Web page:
Fermentable oligosaccharides, disaccharides, monosaccharides and polyols: Role in irritable bowel syndrome

Caroline J. Tuck, Jane G. Muir, Jacqueline S. Barrett, Peter R. Gibson

Research output: Contribution to journalReview ArticleResearchpeer-review

83 Citations (Scopus)


Irritable bowel syndrome (IBS) was previously left poorly treated despite its high prevalence and cost. Over the past decade, significant research has been conducted providing new dietary strategies for IBS management. The 'low fermentable oligosaccharides, disaccharides, monosaccharides and polyols diet' has shown symptom improvement in 68-76% of patients. Randomized, controlled trials have now proven its efficacy. The diet, low in poorly absorbed and fermentable carbohydrates, uses dietary restriction and re-challenge to determine individual tolerance to various short-chain carbohydrates. However there may be potential detrimental effects of the diet in the long term, due to potential changes to the gastrointestinal microbiota. Appropriate dietary education and management of the diet is imperative. Future research should focus on the relevance of changes to the microbiota and ways to liberalize the dietary restrictions.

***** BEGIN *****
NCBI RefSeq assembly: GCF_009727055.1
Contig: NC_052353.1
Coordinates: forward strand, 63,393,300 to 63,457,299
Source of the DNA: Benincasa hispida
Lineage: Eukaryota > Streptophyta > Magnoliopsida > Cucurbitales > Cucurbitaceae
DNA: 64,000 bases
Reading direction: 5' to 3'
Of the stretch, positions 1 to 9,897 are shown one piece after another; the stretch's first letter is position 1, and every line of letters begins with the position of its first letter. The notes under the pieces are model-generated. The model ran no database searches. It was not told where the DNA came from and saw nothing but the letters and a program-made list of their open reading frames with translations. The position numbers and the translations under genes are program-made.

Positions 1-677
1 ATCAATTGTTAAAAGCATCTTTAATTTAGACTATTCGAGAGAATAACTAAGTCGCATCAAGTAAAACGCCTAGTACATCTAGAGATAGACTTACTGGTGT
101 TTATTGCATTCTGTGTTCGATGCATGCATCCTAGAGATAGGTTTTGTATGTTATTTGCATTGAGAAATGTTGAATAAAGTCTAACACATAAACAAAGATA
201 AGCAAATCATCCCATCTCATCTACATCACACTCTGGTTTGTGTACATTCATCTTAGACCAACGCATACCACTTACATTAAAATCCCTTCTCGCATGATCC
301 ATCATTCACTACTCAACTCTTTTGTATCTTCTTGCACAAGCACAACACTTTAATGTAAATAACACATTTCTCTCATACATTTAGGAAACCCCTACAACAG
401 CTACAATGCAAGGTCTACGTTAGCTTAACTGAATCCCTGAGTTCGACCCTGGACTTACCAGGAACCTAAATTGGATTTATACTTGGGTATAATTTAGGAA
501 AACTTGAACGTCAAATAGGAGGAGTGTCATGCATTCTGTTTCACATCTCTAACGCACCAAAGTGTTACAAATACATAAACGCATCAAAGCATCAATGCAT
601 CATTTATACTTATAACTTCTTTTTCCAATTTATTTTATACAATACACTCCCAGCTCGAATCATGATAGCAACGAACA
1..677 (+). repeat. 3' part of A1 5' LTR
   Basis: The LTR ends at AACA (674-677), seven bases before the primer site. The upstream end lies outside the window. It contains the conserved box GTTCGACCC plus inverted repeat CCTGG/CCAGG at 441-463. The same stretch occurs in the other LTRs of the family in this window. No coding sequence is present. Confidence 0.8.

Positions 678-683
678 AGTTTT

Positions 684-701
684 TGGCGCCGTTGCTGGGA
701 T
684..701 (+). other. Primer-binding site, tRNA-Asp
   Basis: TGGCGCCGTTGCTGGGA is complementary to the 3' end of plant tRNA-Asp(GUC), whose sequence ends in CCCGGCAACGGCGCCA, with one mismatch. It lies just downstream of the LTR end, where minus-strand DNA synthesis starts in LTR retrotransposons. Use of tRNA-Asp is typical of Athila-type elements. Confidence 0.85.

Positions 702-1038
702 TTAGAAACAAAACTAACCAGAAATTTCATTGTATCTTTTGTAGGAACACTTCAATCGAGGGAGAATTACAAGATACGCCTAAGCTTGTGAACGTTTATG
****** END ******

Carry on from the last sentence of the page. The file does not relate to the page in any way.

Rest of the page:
Original languageEnglish
Pages (from-to)819-834
Number of pages16
JournalExpert Review of Gastroenterology & Hepatology
Issue number7
Publication statusPublished - 2014


  • abdominal pain
  • carbohydrates
  • diet therapy
  • gastrointestinal diseases
  • irritable bowel syndrome

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